My Vinyl Solution is simple: I’m listening to my records. As my collection has grown, I’ve realized that I’ve been spending too much time amassing lps, to the point that I have no idea of what I even own. Hence, this column.
So after fighting through not one, but two Asia albums in a row and peeking ahead at the next slab of vinyl on the shelf and realizing it’s a record that actually belongs to my wife, I have decided to throw the first curveball and grab an “A” record out of the jazz bin.
I have far fewer jazz albums than rock by a factor of maybe 10. But I grew up listening to jazz, because my dad is a huge jazz expert and has an amazing collection. So I know enough to be dangerous and I certainly have my favorites, which tend more towards the great albums from Miles Davis and John Coltrane, especially the stuff from the ’60s and, in the case of Miles, the ’70s.
I bought Planet Earth in college for not much money, during a confusing time where I was trying to listen to jazz on my own and not really liking it much because I hadn’t yet figured out the whole chronology and evolution of jazz, and couldn’t understand why when I liked, say, John Coltrane on A Love Supreme, I would get bored with some of his earlier, more traditional work. I think what attracted me to this record was as much the hippy dippy cover art as anything, other than a vague notion that “Cannonball” Adderley’s unique name resonated with me as “one of those guys my dad likes, so he has to be good.”
As I found out after bringing it home, as much as Planet Earth is a Cannonball Adderley Sextet album, four of the cuts are Yusef Lateef songs. (The other was written by Joe Zawinul, Adderley’s longtime piano player, and is literally tacked on to the end.) I immediately developed a liking for Lateef, one of those tenor saxophone players that I believe deserves far more respect than he gets outside of hardcore jazz circles, given how much of an influence he was on Coltrane’s later free jazz period. Lateef’s playing here sounds free enough to inspire, but without all the noise that can make listening to later, more atonal free jazz so difficult. He does play oboe on two tracks on Planet Earth, “Brother John,” a wild tribute to Coltrane (who was still very much alive when it was recorded), and “Syn-anthesia.” They are my two favorites on the album, because, well, how often do you hear anyone playing an oboe, let alone wailing on one?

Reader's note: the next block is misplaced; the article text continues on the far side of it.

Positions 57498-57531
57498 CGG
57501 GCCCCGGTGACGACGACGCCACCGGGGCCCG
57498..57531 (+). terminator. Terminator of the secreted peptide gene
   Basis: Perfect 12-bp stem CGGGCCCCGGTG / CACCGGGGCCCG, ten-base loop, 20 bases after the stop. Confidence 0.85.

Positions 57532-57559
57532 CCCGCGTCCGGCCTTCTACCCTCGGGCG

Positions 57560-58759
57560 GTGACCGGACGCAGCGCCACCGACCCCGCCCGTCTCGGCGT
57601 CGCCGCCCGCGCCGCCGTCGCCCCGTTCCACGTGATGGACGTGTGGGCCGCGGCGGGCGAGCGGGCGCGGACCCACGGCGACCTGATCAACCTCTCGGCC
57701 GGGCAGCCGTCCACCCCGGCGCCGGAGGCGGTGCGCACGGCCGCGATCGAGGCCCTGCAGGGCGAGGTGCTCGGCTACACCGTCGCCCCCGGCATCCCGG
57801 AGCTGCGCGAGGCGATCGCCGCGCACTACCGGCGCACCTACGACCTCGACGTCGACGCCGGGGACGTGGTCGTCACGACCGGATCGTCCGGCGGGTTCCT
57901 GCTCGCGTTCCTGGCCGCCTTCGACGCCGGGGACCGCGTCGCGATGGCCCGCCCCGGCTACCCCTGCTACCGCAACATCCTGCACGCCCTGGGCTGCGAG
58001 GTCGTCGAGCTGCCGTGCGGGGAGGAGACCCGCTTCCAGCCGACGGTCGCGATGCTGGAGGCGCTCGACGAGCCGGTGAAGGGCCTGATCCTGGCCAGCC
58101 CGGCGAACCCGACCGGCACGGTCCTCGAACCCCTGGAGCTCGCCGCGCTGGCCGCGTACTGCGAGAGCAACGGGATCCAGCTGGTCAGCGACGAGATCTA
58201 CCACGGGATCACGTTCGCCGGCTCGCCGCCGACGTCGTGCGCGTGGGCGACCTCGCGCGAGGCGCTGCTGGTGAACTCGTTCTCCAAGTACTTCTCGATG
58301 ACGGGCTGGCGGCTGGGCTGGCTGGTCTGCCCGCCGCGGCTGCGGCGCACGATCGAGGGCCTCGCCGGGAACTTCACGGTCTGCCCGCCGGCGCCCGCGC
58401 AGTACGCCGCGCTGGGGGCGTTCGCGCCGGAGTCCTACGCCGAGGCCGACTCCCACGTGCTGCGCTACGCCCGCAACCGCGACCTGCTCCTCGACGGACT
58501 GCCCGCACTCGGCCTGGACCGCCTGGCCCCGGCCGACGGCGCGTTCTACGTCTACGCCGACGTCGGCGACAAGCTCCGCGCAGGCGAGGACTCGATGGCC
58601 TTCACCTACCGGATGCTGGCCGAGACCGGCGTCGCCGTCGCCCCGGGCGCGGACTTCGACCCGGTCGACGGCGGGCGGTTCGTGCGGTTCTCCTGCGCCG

Jazz is about improvisation, and live jazz is really where it’s at when it comes to developing an appreciation for the art form. It’s taken me years to grasp even the most basic ideas behind jazz, but this is one that even rock fans should be able to appreciate: “Live music is better bumper stickers should be issued!” These cuts are all live (save for the Zawinul song at the end) and full of energy and thus contribute to this being an outstanding collection.
Planet Earth is, like so many vintage jazz albums, a reissue of stuff designed to put cash in the record company’s pocket. Released on the “Riverside” label in 1969, roughly six years after the real Riverside Records went under, the album was actually a product of ABC Records, the music division of the TV network. The back cover liner notes, although interesting and written by Down Beat Editor Dan Morgenstern, conveniently don’t mention where any of these tracks appeared earlier. While my personal Cannonball discography is bereft of any other titles, likely sources include live albums released from the Sextet’s 1963 Japanese tour and a live album recorded at the Village Vanguard in New York City a year earlier. While I tend to eschew these sorts of compilations when it comes to rock music, the jazz world is so seedy that they’re unavoidable. And I’m just not that much of a purist when it comes to my jazz collection anyway.
Runout Groove: It may be a dodgy reissue, and I may have paid just 50 cents for it, but a compilation of this quality that’s never been released on CD is the best kind of keeper.